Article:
Angela Dorn was a successful New York attorney with a Harvard Law degree when she decided to leave the field. In 2006 she became a cofounder of Single Stop, a nonprofit that connects people with the resources they need to get out of poverty. Single Stop has since helped more than a million U.S. households, with $3 billion in support. Dorn spoke with Real Simple about hard work and changing dreams midstream.
- Chief legal officer of Single Stop, a national nonprofit that connects low-income people with financial help, counseling, training, and legal support to help break the cycle of poverty.
- Based in New York City
What was your childhood like?
I grew up in a suburb of Chicago. My family was one of the few families of color in the community. I guess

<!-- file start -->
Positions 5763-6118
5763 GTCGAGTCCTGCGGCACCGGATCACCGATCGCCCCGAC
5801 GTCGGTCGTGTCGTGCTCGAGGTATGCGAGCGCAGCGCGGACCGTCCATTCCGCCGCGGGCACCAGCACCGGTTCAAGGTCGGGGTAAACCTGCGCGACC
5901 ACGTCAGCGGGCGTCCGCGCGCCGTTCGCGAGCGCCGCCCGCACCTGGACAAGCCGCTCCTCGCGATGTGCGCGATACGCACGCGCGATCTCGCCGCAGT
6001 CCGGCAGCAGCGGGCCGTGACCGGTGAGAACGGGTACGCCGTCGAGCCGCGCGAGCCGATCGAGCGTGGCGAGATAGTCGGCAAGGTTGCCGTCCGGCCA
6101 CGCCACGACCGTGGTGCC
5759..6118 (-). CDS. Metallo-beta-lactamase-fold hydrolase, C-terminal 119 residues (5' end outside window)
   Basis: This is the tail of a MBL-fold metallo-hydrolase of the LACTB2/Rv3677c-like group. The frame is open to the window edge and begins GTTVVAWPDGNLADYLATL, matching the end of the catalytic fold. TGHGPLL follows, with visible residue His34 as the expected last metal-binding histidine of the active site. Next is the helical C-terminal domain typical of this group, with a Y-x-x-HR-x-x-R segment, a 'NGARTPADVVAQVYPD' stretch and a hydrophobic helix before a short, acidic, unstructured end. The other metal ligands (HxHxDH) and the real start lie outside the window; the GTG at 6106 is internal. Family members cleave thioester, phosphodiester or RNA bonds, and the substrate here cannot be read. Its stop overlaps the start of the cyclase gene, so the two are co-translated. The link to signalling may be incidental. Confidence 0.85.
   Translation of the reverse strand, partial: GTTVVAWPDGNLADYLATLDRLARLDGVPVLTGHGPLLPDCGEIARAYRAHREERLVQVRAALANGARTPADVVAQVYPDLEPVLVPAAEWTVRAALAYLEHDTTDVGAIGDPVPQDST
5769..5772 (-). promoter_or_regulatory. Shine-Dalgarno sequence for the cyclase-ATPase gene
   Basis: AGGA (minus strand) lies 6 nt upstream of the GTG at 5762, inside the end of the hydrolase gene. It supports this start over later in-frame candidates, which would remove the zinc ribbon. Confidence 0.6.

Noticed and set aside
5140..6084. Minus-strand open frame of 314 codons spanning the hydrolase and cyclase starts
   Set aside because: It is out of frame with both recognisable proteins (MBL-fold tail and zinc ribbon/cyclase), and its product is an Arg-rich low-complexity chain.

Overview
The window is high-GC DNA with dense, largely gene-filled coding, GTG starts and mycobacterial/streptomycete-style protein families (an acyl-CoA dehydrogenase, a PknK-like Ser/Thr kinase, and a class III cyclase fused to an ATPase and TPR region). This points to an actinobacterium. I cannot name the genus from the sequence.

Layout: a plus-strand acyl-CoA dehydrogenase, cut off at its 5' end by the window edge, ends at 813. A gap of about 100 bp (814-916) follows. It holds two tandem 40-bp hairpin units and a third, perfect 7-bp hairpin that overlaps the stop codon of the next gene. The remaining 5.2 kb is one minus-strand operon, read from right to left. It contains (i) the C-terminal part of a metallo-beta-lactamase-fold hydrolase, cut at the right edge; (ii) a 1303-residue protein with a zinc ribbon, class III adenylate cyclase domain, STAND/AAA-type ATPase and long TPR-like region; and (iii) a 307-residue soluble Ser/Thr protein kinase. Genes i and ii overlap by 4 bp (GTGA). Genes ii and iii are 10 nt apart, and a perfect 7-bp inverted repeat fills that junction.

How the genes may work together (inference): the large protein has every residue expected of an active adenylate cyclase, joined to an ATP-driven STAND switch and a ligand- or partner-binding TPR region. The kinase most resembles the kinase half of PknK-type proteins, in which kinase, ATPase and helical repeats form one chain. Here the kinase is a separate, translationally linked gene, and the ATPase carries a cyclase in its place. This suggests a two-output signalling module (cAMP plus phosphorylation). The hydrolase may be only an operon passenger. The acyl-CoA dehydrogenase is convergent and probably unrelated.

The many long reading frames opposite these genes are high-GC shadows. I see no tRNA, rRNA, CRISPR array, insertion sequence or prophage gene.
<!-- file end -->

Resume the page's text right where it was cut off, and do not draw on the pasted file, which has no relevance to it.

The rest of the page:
I’d say my parents were suburban activists. They created a Black Parents Association
to promote the interests of kids of color at the local school. My child- hood was great, but when my parents stood up for what they believed was right, there was pushback. My father received harassing phone calls. A cross was burned on our lawn. We got through it. I think that led to my interest in civil rights.
I wanted to be a lawyer from a very early age.